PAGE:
Research News
8:18 am
Fri May 31, 2013

Gizmo Uses Lung Cells To Sniff Out Health Hazards In Urban Air

Originally published on Fri May 31, 2013 4:23 pm

Cities like Houston are dotted with air-sniffing monitors that measure levels of benzene and other potentially unhealthy air pollutants. But those monitors can't answer the question we care about most: Is the air safe?

That's because there's no simple relationship between toxic air pollutants and health risks. Researchers at the University of North Carolina in Chapel Hill are trying to get a leg up on that problem. They are building an instrument that uses human lung cells to measure health hazards in the air more directly.

To work on the instrument, researchers here cook up their own dirty air in a greenhouse on top of a campus building. Professor Harvey Jeffries leads us up a steep ladder and into the greenhouse, which is made of clear Teflon film.

"So it's filled with clean air to begin with, but we can create any kind of atmosphere in here that simulates any place on the earth — or any place in Los Angeles," Jeffries says. "We can try diesel cars, or we can try diesel trucks."

Pipes draw exhaust from tailpipes right up to this chamber. You wouldn't want to inhale the gases right out of a tailpipe, of course. But breathing exhaust from the air turns out to be even worse.

"If you put the same material in here and cook it in the sun for a day, it becomes anything from five to 12 times more toxic," Jeffries says.

He suspects that sunlight triggers these particles to soak up nasty chemicals in the air. The particles, which might start out as a puff of carbon in diesel exhaust, get transformed into little packages that deliver chemicals deep into lung tissue when you inhale.

Unfortunately, health officials don't take that sort of synergy into account. Jeffries says they assume a particle is a particle is a particle.

"If you don't do this kind of chemistry, you miss what's really going on in the atmosphere," he says.

The air from here gets piped into a laboratory directly below. Jeffries' collaborator, Will Vizuete, says this research is challenging the conventional wisdom about particles and health. It's not simply how much of the stuff you breathe in that counts.

"Not all particles are created equal. Some particles happen to be more toxic than other particles," Vizuete says.

And Jeffries concurs: "The health effects for particle exposure in New York are different from health effects for particle exposures in South Carolina and in the desert or in California."

The effects depend on what happened to that particle while it was circulating in the sunny air. And that's where the new instrument comes in.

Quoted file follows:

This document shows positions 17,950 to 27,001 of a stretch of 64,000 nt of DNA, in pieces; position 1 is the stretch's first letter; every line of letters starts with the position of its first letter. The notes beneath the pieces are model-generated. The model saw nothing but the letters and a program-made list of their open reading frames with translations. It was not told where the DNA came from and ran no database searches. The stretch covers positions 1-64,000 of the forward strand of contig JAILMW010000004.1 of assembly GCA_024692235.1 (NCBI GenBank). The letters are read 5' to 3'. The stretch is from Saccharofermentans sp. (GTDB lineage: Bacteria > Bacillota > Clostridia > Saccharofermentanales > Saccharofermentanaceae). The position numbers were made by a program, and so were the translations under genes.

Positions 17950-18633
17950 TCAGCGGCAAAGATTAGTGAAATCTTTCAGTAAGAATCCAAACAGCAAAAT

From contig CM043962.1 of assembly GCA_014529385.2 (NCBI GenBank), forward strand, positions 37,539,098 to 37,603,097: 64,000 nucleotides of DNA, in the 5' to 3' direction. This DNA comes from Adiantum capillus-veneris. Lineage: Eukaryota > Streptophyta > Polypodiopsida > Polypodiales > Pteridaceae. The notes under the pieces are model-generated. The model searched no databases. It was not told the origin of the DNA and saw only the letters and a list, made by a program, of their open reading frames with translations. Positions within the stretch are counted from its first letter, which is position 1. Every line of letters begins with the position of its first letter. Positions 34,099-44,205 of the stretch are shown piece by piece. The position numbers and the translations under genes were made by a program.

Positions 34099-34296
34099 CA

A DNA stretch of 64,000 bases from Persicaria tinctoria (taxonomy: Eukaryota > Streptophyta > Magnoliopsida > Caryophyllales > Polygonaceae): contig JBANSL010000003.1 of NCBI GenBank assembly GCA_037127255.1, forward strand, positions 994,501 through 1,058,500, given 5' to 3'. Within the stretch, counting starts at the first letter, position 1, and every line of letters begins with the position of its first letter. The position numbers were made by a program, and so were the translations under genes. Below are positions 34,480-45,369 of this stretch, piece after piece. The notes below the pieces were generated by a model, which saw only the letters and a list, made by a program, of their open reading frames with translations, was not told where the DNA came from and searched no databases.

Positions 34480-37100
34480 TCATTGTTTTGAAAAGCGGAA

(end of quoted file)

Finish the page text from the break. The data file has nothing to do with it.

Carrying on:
In a lab directly underneath the rooftop greenhouse, Vizuete and Jeffries show off a machine that sucks in air from the chamber above. The air blows across samples of human lung cells, which grow in small indentations in the instrument. If the air is toxic, the cells send out hormone-like distress signals that scientists can measure. The worse the air, the more "Help! Help!" signals the cells send out.

"The advantage of using a biological sensor is it says 'I'm being harmed. I don't care if you don't know what's causing me harm, I'm being harmed,' " Jeffries says. "That means it draws attention, it makes you do the work and do a better job of figuring out what's going on."

And it tells you, whatever's going on — watch out for that air.

Jeffries and Vizuete see this approach as an important departure from the way air is tested today. Current tests measure chemicals in the air and then infer health risks based on some simple assumptions. Vizuete says the goal here is to build devices like this and sell them to scientists who can put them up all around cities to monitor the air for actual biological hazards.

Hardware is actually being built in the building's basement. This school of public health has an unusual facility: a fully equipped machine shop, full of lathes and other digitally driven shop tools.

On the day of our visit, the first prototype was still under construction. Eventually researchers hope to put the parts together into a plastic frame about the size of a paperback book.

Of course this being a university, not a factory, the instrument is only being developed here.

"So right now, the hope is to maybe get two — or hopefully five — of these out of this shop, and then immediately find another kind of tech shop to produce these at a large scale," Vizuete says. Chapel Hill has small tech companies that could easily do this work. The human lung cells are already commercially available.

The instrument isn't as simple to operate as the current chemical "sniffers," though — technicians must collect samples from the devices by hand. Those samples then get analyzed in a lab.

Vizuete has started a company, called Biodeptronics, to mass-produce these instruments. And he's hoping that they'll be for sale later this year. The first customers would be academics who are interested in learning more about air pollution. But Vizuete's vision is that someday these biological sensors will get scattered around cities. Instead of simply telling us what chemicals are in the air, they might tell us something about the actual health risks.

Copyright 2013 NPR. To see more, visit http://www.npr.org/.

Transcript

MELISSA BLOCK, HOST:

This is ALL THINGS CONSIDERED from NPR News. I'm Melissa Block.

ROBERT SIEGEL, HOST:

And I'm Robert Siegel. Scientists want to better understand how chemicals in the air interact with each other to make people sick, so they're building an instrument that should help them find out. Yesterday, in our series Poisoned Places, we heard from a community in Baton Rouge, Louisiana that could benefit from information like that. People there live next to the second largest gasoline refinery in the country and they wonder how their health may be affected by their exposure to air pollution from the plant.